That sounds kind of plausible. I'd like it to be true. How would we find out if it's true? Well, apart from truth, it might be socially advantageous. If people believe that behaving this way is their only chance to be happy and successful, they are more likely to do it than if they believe it's an obligation. So even if it is completely untrue it still might be socially good to lie and tell people it's true. But I don't want to believe things just because it's probably good for society for me to believe them. At the very least I want to find out whether it's good for society and not just take it on faith. How would we find out?
that and that altruism - and let's be clear what that means, not kindness or thoughtfulness or solidarity, but the idea that your life only has a value if lived for someone or something other than yourself, the principle of self-sacrifice - is evil and the power behind every major killer in human history,
That's a tall claim. I can kind of imagine it. Maybe Tamurlane and Genghis Khan only succeeded in their butchery because their men were ready to sacrifice themselves. And yet, the large majority of their men survived and shared in the wealth they won. It doesn't look like a bad deal for them, on average.
When white people in the USA intentionally gave smallpox to the native americans, was that because of self-sacrifice? I thought it was because they wanted land and wanted the indians to be less able to defend their land. I really don't see where self-sacrifice comes in on that one.
Slavery in the USA? Half the slaves died on the voyage over, which was OK with the slaveship operators because the survivors were worth so much more at their destination than at their start? See the arithmetic ... if you buy a slave for $x and sell it for 10$x, then if you cram one more slave onto the ship who has a 50% chance of surviving, your average profit on him is $4x. If one less slave means the survival is 50.1% for 200 others, you make slightly less money. 10*.5*201 - 201 in the one case, and 10*.501*200 -200 in the other. How does this involve self-sacrifice?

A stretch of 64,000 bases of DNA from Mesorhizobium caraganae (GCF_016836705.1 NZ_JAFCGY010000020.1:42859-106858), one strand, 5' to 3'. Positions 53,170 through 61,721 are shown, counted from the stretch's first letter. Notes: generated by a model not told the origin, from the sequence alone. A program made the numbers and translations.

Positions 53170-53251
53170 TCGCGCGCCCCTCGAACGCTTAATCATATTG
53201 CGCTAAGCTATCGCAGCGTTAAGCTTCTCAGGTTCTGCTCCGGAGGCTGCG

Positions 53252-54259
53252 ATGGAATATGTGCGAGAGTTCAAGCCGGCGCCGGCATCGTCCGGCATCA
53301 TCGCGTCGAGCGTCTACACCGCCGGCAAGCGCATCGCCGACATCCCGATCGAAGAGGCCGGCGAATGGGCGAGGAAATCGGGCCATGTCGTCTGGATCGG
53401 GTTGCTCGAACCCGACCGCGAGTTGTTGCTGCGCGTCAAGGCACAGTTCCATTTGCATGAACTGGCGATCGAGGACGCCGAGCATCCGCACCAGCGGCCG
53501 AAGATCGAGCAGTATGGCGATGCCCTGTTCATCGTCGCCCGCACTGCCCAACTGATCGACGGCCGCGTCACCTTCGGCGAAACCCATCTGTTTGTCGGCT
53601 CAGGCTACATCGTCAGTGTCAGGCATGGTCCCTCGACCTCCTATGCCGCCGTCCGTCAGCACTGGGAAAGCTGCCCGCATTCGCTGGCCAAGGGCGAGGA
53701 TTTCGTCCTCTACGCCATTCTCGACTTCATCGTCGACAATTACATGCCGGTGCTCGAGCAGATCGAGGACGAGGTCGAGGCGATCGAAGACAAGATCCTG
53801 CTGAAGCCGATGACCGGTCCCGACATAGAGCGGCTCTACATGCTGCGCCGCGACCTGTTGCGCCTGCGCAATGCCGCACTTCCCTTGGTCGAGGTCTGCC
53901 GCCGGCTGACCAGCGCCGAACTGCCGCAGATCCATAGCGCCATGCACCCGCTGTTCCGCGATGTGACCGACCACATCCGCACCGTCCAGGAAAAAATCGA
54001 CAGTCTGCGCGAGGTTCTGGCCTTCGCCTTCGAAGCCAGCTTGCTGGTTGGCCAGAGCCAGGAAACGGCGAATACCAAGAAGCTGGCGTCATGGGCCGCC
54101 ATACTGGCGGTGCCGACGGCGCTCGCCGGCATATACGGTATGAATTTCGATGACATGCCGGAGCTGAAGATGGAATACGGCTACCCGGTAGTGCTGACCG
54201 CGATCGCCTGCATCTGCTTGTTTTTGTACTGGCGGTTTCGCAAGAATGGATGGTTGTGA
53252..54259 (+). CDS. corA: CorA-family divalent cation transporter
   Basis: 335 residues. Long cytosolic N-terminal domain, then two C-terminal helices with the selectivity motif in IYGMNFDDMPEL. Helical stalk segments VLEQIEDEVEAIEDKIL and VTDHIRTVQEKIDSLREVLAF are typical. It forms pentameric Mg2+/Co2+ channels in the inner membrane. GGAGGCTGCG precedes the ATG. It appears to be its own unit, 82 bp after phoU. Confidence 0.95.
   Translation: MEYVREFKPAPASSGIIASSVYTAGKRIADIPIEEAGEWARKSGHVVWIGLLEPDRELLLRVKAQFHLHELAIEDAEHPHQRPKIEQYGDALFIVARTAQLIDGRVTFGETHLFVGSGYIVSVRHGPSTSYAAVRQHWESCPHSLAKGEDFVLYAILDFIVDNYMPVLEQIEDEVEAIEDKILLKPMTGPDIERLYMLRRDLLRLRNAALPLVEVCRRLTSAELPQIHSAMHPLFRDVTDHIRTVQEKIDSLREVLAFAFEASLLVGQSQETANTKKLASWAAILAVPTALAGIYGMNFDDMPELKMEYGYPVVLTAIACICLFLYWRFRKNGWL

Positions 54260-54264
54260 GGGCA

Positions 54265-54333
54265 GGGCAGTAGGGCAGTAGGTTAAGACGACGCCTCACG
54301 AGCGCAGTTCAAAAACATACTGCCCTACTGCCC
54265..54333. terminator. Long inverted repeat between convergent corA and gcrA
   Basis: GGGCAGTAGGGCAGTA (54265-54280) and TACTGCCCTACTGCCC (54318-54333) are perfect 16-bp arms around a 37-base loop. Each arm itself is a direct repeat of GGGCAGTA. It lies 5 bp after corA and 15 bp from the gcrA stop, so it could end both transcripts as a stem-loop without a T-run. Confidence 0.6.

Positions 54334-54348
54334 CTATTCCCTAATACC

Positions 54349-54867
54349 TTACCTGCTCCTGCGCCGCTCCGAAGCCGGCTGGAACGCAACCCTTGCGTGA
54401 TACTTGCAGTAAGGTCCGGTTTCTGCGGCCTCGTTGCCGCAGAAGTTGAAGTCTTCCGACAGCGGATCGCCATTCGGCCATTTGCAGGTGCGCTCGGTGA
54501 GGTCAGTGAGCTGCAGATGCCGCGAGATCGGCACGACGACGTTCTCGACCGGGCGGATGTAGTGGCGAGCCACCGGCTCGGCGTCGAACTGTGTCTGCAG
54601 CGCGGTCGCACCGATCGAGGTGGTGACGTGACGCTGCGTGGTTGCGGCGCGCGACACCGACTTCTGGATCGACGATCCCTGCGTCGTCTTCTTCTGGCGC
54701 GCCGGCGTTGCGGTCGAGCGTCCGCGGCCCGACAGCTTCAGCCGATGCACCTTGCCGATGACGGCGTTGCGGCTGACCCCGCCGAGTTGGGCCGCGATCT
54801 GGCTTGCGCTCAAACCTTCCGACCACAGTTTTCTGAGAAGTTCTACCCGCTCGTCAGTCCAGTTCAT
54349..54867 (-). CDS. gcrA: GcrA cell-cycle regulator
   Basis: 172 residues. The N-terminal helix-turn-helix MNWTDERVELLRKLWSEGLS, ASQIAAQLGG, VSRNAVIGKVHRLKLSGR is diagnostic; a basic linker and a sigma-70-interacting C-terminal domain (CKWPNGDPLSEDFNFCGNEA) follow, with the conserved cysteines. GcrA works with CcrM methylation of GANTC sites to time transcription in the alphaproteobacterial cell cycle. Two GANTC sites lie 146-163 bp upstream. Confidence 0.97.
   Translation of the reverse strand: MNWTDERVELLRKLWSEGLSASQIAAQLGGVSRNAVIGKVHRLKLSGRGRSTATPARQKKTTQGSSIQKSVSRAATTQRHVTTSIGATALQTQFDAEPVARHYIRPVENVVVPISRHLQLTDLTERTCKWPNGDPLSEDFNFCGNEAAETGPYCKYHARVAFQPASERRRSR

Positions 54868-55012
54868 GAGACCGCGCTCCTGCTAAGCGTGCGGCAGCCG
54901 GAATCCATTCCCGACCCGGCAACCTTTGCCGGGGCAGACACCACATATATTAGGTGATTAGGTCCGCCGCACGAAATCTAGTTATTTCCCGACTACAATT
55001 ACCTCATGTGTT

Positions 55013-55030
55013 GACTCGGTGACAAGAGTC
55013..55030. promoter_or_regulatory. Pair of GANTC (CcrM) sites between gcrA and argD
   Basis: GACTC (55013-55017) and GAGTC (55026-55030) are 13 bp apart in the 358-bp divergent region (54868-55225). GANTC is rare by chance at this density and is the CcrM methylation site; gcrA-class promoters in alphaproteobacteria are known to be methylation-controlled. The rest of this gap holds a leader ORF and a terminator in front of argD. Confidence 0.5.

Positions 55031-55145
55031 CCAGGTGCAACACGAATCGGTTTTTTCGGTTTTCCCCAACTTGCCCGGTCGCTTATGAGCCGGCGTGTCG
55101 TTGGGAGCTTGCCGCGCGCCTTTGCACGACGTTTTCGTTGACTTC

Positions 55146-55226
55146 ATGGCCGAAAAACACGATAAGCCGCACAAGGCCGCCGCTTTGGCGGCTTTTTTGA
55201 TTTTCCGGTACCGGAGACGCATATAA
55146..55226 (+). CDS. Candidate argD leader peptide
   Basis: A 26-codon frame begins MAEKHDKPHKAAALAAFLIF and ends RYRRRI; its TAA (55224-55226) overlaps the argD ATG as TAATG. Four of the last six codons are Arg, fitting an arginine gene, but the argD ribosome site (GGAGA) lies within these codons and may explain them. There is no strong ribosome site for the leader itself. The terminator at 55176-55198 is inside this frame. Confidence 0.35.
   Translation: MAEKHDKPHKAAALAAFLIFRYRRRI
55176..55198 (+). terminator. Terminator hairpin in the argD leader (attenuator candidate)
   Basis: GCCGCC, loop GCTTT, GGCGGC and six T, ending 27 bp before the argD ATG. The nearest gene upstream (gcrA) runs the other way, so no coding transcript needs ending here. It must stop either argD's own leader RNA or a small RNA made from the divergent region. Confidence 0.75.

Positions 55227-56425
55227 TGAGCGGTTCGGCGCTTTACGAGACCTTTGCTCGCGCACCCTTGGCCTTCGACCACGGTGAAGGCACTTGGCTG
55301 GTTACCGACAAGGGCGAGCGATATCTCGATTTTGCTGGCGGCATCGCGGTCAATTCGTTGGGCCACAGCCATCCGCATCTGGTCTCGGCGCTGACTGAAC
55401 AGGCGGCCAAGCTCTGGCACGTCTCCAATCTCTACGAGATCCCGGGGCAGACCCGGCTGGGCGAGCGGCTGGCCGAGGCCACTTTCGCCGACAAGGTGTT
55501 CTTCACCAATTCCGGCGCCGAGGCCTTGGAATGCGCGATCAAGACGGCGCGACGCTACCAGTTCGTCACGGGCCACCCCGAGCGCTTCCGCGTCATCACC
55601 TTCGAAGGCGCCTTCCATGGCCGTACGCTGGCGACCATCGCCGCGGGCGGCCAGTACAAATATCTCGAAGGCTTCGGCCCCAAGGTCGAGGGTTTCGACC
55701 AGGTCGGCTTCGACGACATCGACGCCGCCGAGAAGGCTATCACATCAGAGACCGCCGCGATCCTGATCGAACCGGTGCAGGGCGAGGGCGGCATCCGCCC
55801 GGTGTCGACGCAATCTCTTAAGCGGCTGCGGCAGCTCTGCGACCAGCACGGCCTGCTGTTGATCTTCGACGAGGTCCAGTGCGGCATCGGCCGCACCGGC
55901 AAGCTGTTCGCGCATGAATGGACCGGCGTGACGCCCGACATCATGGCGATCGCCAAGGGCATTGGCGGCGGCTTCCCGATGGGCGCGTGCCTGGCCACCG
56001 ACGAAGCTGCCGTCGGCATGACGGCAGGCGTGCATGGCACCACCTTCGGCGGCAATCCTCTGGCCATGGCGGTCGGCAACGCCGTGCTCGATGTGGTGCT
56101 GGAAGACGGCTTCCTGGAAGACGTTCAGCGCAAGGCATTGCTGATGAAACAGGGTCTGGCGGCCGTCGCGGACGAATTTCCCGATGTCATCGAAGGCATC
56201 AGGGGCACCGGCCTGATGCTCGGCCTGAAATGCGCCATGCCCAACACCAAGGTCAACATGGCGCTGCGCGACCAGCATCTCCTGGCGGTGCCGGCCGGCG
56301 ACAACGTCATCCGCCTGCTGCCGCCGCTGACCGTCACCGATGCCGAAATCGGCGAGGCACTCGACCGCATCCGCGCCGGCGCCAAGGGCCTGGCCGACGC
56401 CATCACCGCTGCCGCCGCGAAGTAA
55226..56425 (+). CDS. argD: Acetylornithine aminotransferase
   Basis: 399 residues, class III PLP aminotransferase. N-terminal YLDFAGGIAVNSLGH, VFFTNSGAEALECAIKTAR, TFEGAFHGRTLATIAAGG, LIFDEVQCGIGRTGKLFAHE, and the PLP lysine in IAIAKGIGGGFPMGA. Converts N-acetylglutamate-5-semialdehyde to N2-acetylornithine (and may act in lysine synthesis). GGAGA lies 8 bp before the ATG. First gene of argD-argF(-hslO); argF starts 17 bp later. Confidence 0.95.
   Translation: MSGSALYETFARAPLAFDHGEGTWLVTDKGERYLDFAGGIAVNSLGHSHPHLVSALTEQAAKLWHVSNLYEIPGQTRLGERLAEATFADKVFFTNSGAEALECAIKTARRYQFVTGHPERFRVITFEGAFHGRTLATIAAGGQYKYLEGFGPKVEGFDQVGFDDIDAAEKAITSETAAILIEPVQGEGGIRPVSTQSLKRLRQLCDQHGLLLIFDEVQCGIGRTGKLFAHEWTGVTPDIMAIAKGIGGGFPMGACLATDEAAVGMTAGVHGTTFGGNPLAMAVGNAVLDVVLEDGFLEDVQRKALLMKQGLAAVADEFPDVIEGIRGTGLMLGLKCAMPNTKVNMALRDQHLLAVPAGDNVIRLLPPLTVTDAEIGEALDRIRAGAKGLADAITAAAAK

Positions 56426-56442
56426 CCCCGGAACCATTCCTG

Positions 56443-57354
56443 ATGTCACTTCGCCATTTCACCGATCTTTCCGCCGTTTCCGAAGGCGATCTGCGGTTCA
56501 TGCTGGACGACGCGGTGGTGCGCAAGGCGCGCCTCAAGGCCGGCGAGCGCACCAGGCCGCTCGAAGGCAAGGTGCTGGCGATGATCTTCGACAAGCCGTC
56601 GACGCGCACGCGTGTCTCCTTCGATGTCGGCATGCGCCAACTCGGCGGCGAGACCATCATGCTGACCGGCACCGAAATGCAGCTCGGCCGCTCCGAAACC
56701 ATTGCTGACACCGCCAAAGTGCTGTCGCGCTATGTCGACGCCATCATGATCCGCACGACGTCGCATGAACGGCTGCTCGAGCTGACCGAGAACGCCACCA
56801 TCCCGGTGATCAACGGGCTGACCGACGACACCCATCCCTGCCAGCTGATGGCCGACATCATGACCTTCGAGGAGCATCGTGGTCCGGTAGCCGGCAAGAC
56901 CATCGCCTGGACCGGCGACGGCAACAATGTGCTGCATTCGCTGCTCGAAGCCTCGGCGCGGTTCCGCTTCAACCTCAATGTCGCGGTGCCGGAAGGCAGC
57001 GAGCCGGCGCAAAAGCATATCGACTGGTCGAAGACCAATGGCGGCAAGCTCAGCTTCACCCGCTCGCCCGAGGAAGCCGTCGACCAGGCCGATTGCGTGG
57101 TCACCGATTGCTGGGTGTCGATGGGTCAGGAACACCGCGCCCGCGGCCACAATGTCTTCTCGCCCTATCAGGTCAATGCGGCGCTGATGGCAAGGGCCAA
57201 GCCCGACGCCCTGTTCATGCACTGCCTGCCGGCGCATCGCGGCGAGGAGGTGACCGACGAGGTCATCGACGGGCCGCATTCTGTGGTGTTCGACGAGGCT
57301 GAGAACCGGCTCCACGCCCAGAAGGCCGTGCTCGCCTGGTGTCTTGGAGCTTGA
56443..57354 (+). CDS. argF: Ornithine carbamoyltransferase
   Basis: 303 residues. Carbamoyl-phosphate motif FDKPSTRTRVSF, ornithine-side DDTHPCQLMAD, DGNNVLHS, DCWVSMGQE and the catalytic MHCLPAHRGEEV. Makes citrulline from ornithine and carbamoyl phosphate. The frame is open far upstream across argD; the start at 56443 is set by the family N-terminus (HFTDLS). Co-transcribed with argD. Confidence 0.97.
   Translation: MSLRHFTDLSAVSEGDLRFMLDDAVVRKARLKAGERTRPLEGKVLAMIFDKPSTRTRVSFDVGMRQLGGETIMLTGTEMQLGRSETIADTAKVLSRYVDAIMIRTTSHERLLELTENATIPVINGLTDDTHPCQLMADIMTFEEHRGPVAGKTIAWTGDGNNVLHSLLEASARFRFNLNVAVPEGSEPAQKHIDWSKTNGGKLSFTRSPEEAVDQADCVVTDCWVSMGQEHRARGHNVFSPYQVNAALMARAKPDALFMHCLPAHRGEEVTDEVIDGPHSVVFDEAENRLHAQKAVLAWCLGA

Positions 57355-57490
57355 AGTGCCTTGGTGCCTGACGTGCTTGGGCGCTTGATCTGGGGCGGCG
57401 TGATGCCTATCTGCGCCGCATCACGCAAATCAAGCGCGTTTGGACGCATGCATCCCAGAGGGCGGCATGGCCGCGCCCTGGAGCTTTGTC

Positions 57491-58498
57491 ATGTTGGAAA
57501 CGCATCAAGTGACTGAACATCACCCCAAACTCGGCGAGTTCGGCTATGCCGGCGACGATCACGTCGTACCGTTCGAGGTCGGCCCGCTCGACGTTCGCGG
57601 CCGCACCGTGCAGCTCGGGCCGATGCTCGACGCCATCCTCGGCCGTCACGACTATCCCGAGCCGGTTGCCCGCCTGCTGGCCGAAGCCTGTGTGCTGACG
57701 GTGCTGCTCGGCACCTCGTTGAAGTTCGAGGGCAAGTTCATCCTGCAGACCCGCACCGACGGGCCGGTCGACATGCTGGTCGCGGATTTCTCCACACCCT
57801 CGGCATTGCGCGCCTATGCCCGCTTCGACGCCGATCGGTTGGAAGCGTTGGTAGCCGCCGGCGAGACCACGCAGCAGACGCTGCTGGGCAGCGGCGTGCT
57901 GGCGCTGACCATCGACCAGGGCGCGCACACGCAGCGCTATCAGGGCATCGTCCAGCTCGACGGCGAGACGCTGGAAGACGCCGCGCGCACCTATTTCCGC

and that, finally, a free society with capitalism being the economic embodiment of that freedom, is the only moral and practical system.
This is at best incomplete. My first thought is that if this is the only practical system, why is it that nobody has ever done it?
I'm kind of attracted to the idea. But it seems to me that the best system would be the one where people do the most good and the least harm. Freedom is a means to that end, not an end in itself. So when a communist system keeps people from doing good, that's very bad. But suppose we had a system that was truly free, and 1/4 of the people were Objectivists while 1/4 were Catholics who wanted to make everybody else abide with Catholic morality, and 1/4 were Communists who wanted to create a totalitarian government that controlled everybody, and 1/4 were from ancient Rome and they wanted to rebuild the Roman army and conquer everybody else, so they could be the nobility and the others could be plebes and slaves. Would you want everybody to have complete freedom to do what they want? Of course not! You'd want freedom for people to do good things, and they should be restricted in doing bad things.
So I can imagine that a free society where everybody was an Objectivist might work very well, but a free society where many people chose not to be Objectivists would have difficulties.
Similarly, there may be some truly excellent way to organize capitalism, but nobody has found it yet. We always get stuck with inferior forms of capitalism that sometimes roar ahead, sometimes limp along, and occasionally collapse. If you know the right form of capitalism to use, do you know how to make people use it?
The Law of Fives is true. I see it everywhere I look for it.